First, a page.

“Robbing God, or Treasure Hunting” – Campfire Theology Session 2

The following is taken from my notes and the discussion at our second session of “Campfire Theology – for men”. This has been a new fellowship opportunity where men get together for a cookout, some acoustic praise music, and studying God’s Word together. Session 1 was looking at the rebuke brought by the prophet Malachi to the men of Judah for not being faithful to their marriage covenant. This session we look at the charge God brought to the people that they were robbing Him….


We are going to continue on in our study of Malachi, but first a quick review of where we were:

  • God’s Love for Israel – Chapter 1:2-5

  • Priests’ Polluted Offerings – Chapter 1:6-14

  • God Rebukes the Priests – Chapter 2:1-9

  • Judah Profanes the Covenant (Faithless) – Chapter 2:10-12

  • Faithless to the Wife of your youth – Chapter 2:13-16

We touched briefly on Chapter 3:1-5 and talked about some of the things that the Lord is against, and how most of that list that was written so long ago could be describing our culture today.

In all of these things we see that the issue is really one of the heart. After the 400 years of silence following this message Jesus raises the standard so that lust is the same as adultery; hate is the same as murder. The more we read of what Jesus taught, the more clearly we can see that the issue always has been not the actions that we do, not the things that we say, but rather the heart inside of us.

Matthew 23:23-27 “Woe to you, scribes and Pharisees, hypocrites! For you tithe mint and dill and cumin, and have neglected the weightier matters of the law; justice and mercy and faithfulness. These you ought to have done, without neglecting the others. You blind guides, straining out a gnat and swallowing a camel! Woe to you, scribes and Pharisees, hypocrites! For you clean the outside of the cup and the plate, but inside they are full of greed and self-indulgence. You blind Pharisee! First clean the inside of the cup and the plate, that the outside also may be clean. Woe to you scribes and Pharisees, hypocrites! For you are like whitewashed tombs, which outwardly appear beautiful , but within are full of dead people’s bones and all uncleanness. So you also outwardly appear righteous to others, but within you are full of hypocrisy and lawlessness.”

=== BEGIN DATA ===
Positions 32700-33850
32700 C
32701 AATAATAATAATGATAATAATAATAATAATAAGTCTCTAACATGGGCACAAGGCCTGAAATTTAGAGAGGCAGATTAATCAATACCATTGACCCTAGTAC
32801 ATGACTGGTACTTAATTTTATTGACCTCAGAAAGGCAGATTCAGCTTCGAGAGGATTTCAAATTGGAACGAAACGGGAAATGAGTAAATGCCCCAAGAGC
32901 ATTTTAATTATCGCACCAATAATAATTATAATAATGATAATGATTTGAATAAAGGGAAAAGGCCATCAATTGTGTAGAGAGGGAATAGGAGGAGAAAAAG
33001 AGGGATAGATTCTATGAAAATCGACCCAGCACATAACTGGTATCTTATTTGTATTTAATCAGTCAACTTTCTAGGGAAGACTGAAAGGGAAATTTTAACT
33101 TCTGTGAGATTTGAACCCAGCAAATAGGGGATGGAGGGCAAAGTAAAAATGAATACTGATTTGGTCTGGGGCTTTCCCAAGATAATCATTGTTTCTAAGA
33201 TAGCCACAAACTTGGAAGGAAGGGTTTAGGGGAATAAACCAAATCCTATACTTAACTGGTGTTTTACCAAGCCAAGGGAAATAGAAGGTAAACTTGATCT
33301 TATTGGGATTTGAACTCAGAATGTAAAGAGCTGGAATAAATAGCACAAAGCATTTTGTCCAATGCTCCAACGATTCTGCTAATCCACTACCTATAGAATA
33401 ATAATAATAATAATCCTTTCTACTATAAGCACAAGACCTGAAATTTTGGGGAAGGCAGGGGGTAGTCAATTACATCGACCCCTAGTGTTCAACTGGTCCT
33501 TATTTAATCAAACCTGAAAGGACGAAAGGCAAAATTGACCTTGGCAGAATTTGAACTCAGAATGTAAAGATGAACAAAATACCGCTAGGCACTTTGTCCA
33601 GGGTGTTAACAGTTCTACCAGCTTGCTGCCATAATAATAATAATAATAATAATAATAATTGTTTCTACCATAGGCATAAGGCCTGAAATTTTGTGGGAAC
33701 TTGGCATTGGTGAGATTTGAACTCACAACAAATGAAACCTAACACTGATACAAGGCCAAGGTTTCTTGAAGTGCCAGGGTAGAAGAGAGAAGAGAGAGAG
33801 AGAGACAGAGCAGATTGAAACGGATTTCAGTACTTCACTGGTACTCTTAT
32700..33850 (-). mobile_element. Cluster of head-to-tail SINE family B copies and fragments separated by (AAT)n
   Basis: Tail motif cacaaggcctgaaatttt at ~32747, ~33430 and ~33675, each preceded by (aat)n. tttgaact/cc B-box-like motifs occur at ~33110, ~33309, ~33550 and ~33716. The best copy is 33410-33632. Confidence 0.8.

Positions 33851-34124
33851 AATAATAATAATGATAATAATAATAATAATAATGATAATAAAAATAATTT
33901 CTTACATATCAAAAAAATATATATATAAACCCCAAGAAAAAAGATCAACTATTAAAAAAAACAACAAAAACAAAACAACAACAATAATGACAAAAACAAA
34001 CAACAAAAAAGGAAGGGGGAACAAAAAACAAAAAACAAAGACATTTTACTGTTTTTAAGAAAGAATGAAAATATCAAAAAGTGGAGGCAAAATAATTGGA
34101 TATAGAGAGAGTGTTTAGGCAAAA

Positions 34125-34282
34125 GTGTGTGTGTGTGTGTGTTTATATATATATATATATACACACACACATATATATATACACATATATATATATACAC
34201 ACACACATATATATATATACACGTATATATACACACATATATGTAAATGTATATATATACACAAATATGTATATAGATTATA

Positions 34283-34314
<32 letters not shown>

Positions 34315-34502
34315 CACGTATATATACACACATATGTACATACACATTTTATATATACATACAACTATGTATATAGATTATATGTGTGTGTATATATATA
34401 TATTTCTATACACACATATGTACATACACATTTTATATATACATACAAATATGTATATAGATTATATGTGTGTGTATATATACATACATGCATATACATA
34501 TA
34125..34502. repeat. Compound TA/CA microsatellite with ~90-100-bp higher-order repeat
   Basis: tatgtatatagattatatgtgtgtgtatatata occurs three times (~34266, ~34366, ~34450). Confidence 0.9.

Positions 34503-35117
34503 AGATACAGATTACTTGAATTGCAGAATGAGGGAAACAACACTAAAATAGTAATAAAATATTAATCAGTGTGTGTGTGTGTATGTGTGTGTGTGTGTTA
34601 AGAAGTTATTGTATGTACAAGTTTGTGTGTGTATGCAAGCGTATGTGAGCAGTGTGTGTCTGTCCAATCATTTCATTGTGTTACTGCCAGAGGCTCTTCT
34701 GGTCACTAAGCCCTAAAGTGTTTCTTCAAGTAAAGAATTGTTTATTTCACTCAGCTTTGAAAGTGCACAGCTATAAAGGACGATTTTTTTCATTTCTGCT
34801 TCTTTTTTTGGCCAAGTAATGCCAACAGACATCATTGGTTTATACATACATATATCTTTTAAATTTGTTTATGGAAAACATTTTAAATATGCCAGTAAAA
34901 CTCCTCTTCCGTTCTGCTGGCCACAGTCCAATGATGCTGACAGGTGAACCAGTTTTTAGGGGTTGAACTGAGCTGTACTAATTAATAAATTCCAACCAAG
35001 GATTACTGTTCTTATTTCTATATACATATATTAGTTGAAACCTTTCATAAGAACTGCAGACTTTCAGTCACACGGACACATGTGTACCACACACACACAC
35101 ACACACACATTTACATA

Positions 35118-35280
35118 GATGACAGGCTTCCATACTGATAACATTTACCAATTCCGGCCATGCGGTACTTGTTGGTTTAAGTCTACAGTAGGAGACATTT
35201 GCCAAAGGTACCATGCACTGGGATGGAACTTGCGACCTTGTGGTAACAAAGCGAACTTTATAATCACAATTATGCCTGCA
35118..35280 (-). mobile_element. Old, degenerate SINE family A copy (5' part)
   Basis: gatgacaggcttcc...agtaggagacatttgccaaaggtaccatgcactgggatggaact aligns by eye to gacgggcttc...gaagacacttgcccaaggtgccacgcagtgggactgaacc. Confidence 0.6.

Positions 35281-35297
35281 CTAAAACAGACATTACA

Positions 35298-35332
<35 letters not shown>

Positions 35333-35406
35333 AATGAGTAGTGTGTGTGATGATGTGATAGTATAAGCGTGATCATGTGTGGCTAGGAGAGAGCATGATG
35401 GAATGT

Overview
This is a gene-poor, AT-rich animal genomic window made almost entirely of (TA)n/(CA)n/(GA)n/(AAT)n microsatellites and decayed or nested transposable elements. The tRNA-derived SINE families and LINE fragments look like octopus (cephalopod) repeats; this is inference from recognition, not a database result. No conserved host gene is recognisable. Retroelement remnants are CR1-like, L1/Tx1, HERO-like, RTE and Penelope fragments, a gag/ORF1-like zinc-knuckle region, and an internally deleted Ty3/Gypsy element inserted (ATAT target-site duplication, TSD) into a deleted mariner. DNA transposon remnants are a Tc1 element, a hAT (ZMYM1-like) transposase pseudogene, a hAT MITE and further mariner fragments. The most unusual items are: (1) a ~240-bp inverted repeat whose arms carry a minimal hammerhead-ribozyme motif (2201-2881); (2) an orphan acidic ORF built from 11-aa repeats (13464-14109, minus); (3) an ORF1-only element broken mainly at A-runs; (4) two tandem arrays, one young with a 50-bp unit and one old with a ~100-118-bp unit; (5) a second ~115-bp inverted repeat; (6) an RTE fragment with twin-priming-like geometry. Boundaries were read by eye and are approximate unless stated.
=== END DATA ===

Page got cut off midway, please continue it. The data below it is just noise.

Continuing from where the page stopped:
Now back in Malachi Chapter 3 we read about another heart condition when God levels the charge against the people that they are robbing Him.

Malachi 3:6-12 “For I the Lord do not change; therefore you, O children of Jacob, are not consumed. From the days of your fathers you have turned aside from my statutes and have not kept them. Return to me, and I will return to you , says the Lord of hosts. But you say, ‘How shall we return?’ Will man rob God? Yet you are robbing me. But you say, ‘How have we robbed you?’ In your tithes and contributions. You are cursed with a curse, for you are robbing me, the whole nation of you. Bring the full tithe into the storehouse, that there may be food in my house. And thereby put me to the test, says the Lord of hosts, if I will not open the windows of heaven for you and pour down for you a blessing until there is no more need. I will rebuke the devour-er for you, so that it will not destroy the fruits of your soil, and your vine in the field shall not fail to bear, says the Lord of hosts.”

Now there are some false teachers that point to this passage when peddling their lies of a prosperity gospel. Saying things like “If you give to God, He will then give to you.” or “If you give from a little bit of money, you will get a lot of money” as they in error misuse this and other scriptures. The error here is glaring though, and is addressed by Jesus as well on that hillside long ago in “The Sermon on the Mount”